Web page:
By Don MacGillivray
The Portland Development Commission (PDC), created in the 1958 by the voters, is one of the most powerful and controversial public entities in Portland.
Originally charged with renewing deteriorating neighborhoods with the intent of providing decent homes and suitable livings for every family, over the years its philosophy has changed.
The Housing Act of 1949 emphasized a national commitment to a decent home for every American family and beginning in 1958, immense clearance and replacement projects were the norm.
In the 1970s and ‘80s preservation and revitalization efforts were the trend. Then beginning in the 1990s public / private partnerships and contemporary urbanism became the standard.
In 1960 Portland, the South Auditorium District (110 acres south of SW Columbia St., north of Lair Hill, west of the Willamette River, and east of PSU) was selected to be the first major urban renewal development. After years of neglect, the vital immigrant energy of this district had dispersed to the suburbs.
Many residents were elderly, low income renters often living in dilapidated housing. It was Portland’s most run-down neighborhood and Urban Renewal could remove all of the 232 businesses and 1,575 residents.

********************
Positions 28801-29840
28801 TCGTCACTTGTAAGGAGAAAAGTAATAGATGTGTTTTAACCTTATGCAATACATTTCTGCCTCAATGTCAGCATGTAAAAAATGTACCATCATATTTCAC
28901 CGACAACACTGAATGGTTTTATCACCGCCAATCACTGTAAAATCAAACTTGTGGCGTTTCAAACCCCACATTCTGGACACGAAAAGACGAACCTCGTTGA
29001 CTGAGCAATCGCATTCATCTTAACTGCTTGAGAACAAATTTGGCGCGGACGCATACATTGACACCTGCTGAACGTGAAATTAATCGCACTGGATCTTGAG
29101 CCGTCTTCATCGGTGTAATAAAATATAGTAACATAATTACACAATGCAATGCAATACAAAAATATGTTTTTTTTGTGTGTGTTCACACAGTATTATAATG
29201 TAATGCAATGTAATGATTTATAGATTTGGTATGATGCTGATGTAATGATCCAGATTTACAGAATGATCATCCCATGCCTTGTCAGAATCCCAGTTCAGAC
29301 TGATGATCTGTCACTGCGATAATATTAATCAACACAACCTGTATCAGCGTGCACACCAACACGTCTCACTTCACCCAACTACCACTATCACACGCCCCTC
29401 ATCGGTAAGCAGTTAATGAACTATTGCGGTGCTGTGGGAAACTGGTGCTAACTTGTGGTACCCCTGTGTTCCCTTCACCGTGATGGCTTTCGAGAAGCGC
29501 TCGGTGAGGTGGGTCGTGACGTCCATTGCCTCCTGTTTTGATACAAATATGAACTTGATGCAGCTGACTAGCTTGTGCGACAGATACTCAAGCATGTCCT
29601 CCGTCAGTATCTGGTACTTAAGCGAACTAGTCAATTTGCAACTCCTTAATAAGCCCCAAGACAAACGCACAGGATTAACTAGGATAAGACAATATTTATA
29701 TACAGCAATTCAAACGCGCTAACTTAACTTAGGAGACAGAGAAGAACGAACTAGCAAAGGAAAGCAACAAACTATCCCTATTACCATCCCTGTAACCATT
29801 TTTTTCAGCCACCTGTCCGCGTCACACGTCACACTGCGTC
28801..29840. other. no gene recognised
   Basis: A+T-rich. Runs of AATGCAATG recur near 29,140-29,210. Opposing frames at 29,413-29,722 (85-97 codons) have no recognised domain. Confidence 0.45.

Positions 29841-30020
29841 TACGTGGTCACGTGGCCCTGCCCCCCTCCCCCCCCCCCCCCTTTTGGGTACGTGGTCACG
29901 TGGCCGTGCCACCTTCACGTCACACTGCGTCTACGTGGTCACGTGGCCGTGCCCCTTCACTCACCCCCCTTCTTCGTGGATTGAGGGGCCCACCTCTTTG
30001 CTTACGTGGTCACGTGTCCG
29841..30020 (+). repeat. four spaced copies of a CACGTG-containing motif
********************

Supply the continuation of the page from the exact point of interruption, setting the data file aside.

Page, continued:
By 1963, it’s 54 blocks were bulldozed.
South Portland was a vibrant diverse ethnic community that was home to many Italian, Jewish, Chinese, and African- American residents. South Portland was also considered a den of a crime and juvenile delinquency, with many urban problems.
A strong sentimental attachment for the neighborhood remained for many, especially to those who had grown-up there. Most outsiders felt urban renewal would improve this deteriorating area. A Property Owners Committee was formed to protest the plan, but they had little influence in the decisions.
A second urban renewal site was chosen in 1962. It was the historic center of the city of Albina on the east side that was to become the location of the Memorial Coliseum and Emanuel Hospital. This was most upsetting to the African American community living in the area as they were forced to move to other housing and losing much of their historical community.
At about the same time Portland was selected in 1966 as one of 63 cities nationwide for the Model Cities Program.
This would provide federal assistance to improve the remaining sections of the Albina neighborhood, but many of the inner SE neighborhoods were equally in need of help.
Then in 1968, SE Uplift was created by PDC and they, along with Portland Action Communities Together (today’s IMPACT NW) helped organize neighborhoods for next eleven years until ONA consolidated all the neighborhood associations under the city.
The qualifying neighborhoods could suggest improvements to their districts using the federal revenue sharing funds.
Portland’s use of urban renewal has undergone a considerable transformation since the 1990s. The property tax measures caused great uncertainty and this changed the financial dynamics of urban renewal.